I’m going to let you in on a little secret. I love going to comic conventions.
Okay, that’s not so secret. I tweet about that kind of thing all the time.
My husband is an avid collector of comic books and original comic art. So I went to my first comic-con years ago as a show of support for the hobby that makes him so happy. I was hooked after my first convention.
I admit I love the show of geek culture, but what really gets me pumped about going to comic-cons are the panels.
Panels at comic-cons are like the kind of classes I wish I had had in high school and college. Classes about how to write, how to draw, how to pitch ideas, how to market yourself and how to break into these really cool careers. Classes taught by creative professionals, editors, directors, artists and actors who live and breathe their passion.
While my husband stays on the show floor, getting his comics signed and meeting artists and writers he admires, I am happy going to panels, back-to-back, all day long.
You would be amazed at the things I learn at comic conventions that apply directly to my work and my business.
A Simple Yet Powerful Way to Make Yourself Memorable
At Denver Comic Con this year, one of the many marketing and business panels I went to was led by a mix of successful artists and writers. They gave their best advice about how to be memorable to people at large conventions – how to literally stand out in the crowd.
Some of the creators talked about physical branding. That is, being visually memorable – wearing your hair in a mohawk, or wearing tropical-patterned shirts – so people can pick you out of a crowd.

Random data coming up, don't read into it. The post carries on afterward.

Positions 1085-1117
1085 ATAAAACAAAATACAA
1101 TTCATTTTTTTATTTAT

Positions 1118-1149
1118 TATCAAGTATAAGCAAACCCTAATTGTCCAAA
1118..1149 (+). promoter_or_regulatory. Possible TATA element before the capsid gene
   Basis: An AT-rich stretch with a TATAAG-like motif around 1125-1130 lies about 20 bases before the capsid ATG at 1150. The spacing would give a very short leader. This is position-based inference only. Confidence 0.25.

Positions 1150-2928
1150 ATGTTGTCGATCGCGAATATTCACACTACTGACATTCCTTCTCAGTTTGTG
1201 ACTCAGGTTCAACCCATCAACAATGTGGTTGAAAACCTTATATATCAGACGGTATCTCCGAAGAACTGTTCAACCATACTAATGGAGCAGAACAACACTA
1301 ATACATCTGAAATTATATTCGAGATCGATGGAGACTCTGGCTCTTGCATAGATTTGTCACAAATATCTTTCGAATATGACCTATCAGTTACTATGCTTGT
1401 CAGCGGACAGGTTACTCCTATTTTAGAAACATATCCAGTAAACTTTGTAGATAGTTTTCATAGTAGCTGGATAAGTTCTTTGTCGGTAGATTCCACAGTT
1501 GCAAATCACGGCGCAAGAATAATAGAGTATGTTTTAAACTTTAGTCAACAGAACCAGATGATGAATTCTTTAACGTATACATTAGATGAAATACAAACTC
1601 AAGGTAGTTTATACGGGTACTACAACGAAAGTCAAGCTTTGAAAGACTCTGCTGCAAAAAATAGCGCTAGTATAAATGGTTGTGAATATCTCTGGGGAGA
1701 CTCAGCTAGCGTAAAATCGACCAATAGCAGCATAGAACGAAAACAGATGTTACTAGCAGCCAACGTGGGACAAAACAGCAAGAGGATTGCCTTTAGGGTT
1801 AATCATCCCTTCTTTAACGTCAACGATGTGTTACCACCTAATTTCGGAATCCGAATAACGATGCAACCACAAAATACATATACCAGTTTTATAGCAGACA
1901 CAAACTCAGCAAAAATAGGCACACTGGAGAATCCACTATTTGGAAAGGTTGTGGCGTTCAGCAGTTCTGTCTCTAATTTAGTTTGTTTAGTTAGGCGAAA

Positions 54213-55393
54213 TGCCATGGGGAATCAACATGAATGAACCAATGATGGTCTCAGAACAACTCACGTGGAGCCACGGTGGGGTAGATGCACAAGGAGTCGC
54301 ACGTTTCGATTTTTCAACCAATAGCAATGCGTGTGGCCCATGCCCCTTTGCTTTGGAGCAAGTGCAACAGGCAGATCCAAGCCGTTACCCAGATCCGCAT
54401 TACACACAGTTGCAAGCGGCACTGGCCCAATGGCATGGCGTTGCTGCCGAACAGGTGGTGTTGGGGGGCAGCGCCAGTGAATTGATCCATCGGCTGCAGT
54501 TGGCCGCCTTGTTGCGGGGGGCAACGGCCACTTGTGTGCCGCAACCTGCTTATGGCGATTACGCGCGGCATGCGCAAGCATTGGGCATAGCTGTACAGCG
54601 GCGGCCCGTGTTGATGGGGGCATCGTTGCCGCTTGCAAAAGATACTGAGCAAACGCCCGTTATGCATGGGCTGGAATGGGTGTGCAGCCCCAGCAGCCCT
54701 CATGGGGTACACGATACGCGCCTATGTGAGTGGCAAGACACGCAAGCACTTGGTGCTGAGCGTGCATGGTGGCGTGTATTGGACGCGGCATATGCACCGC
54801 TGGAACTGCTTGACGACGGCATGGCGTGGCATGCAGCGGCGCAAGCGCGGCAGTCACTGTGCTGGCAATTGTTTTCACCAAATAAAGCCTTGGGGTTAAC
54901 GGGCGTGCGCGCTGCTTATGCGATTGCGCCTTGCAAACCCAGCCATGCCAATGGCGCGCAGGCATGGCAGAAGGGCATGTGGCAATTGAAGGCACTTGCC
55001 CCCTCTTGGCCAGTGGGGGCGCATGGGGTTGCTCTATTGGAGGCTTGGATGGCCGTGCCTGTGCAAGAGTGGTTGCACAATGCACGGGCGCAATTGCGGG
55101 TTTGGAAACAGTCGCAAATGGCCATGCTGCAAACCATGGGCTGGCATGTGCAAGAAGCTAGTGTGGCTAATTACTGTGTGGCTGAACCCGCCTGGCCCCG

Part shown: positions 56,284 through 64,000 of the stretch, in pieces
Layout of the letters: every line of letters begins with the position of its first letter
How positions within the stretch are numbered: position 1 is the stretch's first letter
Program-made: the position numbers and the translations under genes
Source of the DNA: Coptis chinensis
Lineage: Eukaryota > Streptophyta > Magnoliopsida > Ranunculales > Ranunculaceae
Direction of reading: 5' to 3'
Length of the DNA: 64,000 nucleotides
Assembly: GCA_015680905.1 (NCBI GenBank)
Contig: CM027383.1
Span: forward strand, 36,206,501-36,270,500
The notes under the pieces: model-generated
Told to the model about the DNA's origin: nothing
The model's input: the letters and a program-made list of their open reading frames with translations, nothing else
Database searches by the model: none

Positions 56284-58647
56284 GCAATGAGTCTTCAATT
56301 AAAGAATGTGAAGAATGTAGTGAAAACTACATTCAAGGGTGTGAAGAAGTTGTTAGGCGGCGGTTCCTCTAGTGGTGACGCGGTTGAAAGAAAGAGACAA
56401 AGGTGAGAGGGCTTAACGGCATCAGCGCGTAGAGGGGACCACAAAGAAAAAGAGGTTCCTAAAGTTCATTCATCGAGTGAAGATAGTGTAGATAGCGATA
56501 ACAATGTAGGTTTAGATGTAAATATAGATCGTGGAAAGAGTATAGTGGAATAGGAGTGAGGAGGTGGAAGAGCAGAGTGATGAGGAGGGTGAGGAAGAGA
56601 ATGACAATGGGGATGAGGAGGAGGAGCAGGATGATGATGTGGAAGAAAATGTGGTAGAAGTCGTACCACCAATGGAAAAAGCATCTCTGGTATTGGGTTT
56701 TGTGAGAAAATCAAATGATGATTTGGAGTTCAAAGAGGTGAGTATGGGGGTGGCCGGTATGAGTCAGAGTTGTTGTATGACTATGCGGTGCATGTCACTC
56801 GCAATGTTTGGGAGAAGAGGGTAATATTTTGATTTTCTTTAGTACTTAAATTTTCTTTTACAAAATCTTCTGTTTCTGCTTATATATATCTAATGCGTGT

Some of the creators talked about handing out brochures, flyers or even mini comics.
The advice that struck me the hardest was so much simpler than any of that.
One of the writers (I’m pretty sure it was Travis Heermann) said, “Make sure you wear a nametag.”
The writer meets people at his table, at panels, in the bar at the hotel, even in the bathroom, and to save people from the awkward situation of recognizing him but not remembering his name, he makes sure he is always wearing a very visible nametag at conventions.
Such simple advice, but so powerful! He makes it easy for people to talk to him – which increases the “know, like and trust” factor dramatically, and in turn increases his sales.
Taking the Lesson Off of the Show Floor
You might not have a table for your business at a comic convention, but you do meet people all the time. So how can you apply this advice in your business world?
Have a great business card.
When you first meet someone and you hand them your awesome business card, two things happen.
1. They associate your face to your written name. For most people, seeing a name written down stores it in their memory in a more easily accessible place. Check out my post about the power of note-taking, The #1 Thing You Can Do to Learn Almost Anything, for more stats about the brain and the written word.
2. They associate your face with your brand. Now, this is assuming you have great visual branding on your card. At minimum, you should have your logo prominently displayed. Like seeing your name, this will tie your brand to your face in their mind, and make you easier to remember.
I have long-touted the importance of having your website on your business card – because your website IS a business card in this digital age. Arguably your most important one. But the business card itself is a powerful tool to help the people you meet remember who you are. Make sure you spend the time and money to do them right.
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